The Scoring of Early Classical Concertos, 1750-1780

The Scoring of Early Classical Concertos, 1750-1780

Richard Maunder


Boydell Press



The sequel to Richard Maunder's The Scoring of Baroque Concertos
In the baroque era most concertos were - in the modern sense of the term - chamber music, to be played by a small group of musicians each reading from an individual printed or manuscript part. Indeed, composers often expected the soloist to be accompanied by just a string quartet with a harpsichord or organ continuo. But over the thirty years from 1750, as the classical style was being developed, numbers began to rise slowly. This did not happen at a uniform rate throughout Europe, however, for many concertos continued to be played one-to-a-part, and even by 1780 an ensemble with more than eight or nine strings would have been unusual. The nineteenth-century notion that a concerto pitted a lone soloist against a full symphony orchestra still lay some years in the future.
At the same time ideas about form were changing, as the Vivaldian ritornello pattern metamorphosed into the concerto-sonata form used by Mozart and his contemporaries; some unconventional variants appeared as composers strove to keep abreast of latest developments. It was a fascinating period of innovation, in which many hundreds of concertos were written. To be sure, not all of them can be described as "forgotten masterpieces", but among them there are some very fine works that certainly ought to be revived. It is hoped that readers of this book may be encouraged to explore this comparatively neglected repertoire.

RICHARD MAUNDER is a Fellow of Christ's College, Cambridge. His previous book, The Scoring of Baroque Concertos, was published by The Boydell Press in 2004. He has also published books on Mozart's Requiem, Keyboard Instruments in Eighteenth-Century Vienna and numerous editions of seventeenth- and eighteenth-century music.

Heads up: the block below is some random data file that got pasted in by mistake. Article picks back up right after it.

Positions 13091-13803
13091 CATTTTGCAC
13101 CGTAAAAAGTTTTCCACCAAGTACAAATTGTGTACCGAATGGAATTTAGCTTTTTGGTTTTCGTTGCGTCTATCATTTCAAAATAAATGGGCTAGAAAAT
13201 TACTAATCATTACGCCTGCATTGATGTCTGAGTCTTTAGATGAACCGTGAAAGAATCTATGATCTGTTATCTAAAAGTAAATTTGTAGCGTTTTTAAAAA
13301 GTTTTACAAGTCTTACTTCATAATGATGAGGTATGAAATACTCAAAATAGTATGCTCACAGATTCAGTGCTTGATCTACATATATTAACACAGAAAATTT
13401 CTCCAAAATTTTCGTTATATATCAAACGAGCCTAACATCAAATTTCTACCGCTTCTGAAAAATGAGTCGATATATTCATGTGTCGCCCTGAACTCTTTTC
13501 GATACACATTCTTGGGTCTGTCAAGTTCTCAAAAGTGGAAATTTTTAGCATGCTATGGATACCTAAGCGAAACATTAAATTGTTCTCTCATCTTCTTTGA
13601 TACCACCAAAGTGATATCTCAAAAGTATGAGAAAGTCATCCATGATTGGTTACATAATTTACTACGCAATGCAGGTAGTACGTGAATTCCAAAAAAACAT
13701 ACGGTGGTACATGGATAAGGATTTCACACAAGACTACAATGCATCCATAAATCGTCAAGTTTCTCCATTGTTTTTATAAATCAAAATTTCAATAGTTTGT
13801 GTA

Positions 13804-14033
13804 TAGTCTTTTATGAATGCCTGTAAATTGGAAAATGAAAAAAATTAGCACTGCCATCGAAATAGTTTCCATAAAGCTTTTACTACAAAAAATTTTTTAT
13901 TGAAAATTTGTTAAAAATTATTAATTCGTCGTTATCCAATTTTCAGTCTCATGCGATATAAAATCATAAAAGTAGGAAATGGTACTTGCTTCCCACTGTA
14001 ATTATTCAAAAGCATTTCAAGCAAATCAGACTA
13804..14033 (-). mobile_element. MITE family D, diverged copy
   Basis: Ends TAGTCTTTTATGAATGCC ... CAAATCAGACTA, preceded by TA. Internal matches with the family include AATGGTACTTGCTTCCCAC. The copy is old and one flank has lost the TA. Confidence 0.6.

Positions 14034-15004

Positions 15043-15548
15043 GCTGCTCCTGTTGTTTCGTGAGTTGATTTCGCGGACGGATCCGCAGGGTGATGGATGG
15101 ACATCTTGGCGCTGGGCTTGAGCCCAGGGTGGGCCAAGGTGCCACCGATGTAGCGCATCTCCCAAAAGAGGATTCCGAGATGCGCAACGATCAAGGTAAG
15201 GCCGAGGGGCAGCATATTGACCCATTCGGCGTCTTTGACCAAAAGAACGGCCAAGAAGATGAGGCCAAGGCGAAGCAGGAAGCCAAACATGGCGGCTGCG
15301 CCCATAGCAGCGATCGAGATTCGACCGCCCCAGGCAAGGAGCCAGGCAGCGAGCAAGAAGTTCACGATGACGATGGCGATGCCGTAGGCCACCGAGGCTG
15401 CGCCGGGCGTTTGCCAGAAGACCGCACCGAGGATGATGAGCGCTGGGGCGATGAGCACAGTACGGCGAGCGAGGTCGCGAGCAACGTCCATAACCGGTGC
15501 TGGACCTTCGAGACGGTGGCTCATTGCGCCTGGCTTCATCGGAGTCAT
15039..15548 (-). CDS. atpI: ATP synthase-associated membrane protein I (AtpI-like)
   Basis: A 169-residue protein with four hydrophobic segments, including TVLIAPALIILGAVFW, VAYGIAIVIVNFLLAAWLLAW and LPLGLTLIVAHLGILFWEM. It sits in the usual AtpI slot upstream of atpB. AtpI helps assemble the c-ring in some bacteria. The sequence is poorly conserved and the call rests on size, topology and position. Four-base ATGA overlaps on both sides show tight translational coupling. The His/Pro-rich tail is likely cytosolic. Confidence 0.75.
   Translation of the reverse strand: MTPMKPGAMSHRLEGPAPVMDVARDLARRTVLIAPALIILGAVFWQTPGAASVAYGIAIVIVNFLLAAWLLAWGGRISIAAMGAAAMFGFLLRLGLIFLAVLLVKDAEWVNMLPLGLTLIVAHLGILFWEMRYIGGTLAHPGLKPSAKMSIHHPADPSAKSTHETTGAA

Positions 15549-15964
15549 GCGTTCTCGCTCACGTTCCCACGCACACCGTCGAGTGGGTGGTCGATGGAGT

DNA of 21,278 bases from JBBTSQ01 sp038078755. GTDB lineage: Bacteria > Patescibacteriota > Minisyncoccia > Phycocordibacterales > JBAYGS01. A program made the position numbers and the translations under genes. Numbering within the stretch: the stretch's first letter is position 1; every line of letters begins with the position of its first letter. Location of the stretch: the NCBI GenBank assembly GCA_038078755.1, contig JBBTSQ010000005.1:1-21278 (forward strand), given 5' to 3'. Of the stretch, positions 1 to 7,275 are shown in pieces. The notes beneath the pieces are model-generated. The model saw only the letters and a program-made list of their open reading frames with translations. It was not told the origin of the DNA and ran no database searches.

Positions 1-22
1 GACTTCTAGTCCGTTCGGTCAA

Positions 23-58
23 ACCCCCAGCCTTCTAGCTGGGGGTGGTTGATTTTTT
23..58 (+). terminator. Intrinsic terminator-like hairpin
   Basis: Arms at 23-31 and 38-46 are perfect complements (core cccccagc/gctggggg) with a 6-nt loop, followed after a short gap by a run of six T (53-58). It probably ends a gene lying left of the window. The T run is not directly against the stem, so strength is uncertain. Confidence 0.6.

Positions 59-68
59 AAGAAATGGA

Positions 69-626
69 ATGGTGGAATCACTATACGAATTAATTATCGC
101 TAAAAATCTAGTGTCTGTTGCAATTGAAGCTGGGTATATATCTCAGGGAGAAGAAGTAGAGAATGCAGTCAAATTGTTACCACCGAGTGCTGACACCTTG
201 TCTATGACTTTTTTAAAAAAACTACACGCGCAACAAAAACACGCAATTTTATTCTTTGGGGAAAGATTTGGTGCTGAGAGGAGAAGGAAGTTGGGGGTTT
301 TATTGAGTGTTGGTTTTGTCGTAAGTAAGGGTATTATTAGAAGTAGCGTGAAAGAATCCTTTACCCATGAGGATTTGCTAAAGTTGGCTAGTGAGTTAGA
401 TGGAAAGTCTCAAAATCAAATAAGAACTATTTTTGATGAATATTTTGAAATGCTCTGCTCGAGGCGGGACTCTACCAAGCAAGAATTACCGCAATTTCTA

March 2014
1 black and white, 320 line illustrations
304 pages
23.4x15.6 cm
ISBN: 9781843838937
Format: Hardback
Library eBook
Boydell Press
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Table of Contents

Northern and Central Germany
The South German Courts


A useful volume for those researching . . . late eighteenth-century instrumental repertoires. MUSIC & LETTERS

This book must be saluted as an achievement and the result of many years' work with primary sources. It is certainly useful for understanding how concertos were scored and performed in the period 1750-1780, and together with Maunder's previous work on the Baroque concerto constitutes a sound revision of this repertoire. BRIO

With so much of the music unfamiliar and unavailable in modern editions, the reader is grateful for so many musical illustrations, used to illuminate specific points, but also copious enough to give a good idea of the music's style and qualities. . . . Maunder has certainly opened a door on an important area of performance practice. EARLY MUSIC

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